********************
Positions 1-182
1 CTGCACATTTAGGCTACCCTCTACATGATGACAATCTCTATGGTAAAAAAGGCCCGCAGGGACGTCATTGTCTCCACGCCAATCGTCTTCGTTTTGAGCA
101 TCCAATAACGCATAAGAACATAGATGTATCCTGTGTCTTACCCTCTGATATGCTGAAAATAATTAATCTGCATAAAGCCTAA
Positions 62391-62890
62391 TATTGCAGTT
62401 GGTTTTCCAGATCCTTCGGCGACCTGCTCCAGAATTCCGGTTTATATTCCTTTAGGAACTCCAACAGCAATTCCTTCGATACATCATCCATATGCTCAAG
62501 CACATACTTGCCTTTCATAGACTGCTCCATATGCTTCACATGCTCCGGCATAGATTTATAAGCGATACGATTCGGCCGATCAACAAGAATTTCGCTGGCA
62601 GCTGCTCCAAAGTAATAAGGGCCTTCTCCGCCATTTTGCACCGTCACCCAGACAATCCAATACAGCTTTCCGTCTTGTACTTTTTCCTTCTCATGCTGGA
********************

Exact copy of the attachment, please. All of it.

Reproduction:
Positions 1-182
1 CTGCACATTTAGGCTACCCTCTACATGATGACAATCTCTATGGTAAAAAAGGCCCGCAGGGACGTCATTGTCTCCACGCCAATCGTCTTCGTTTTGAGCA
101 TCCAATAACGCATAAGAACATAGATGTATCCTGTGTCTTACCCTCTGATATGCTGAAAATAATTAATCTGCATAAAGCCTAA
Positions 62391-62890
62391 TATTGCAGTT
62401 GGTTTTCCAGATCCTTCGGCGACCTGCTCCAGAATTCCGGTTTATATTCCTTTAGGAACTCCAACAGCAATTCCTTCGATACATCATCCATATGCTCAAG
62501 CACATACTTGCCTTTCATAGACTGCTCCATATGCTTCACATGCTCCGGCATAGATTTATAAGCGATACGATTCGGCCGATCAACAAGAATTTCGCTGGCA
62601 GCTGCTCCAAAGTAATAAGGGCCTTCTCCGCCATTTTGCACCGTCACCCAGACAATCCAATACAGCTTTCCGTCTTGTACTTTTTCCTTCTCATGCTGGA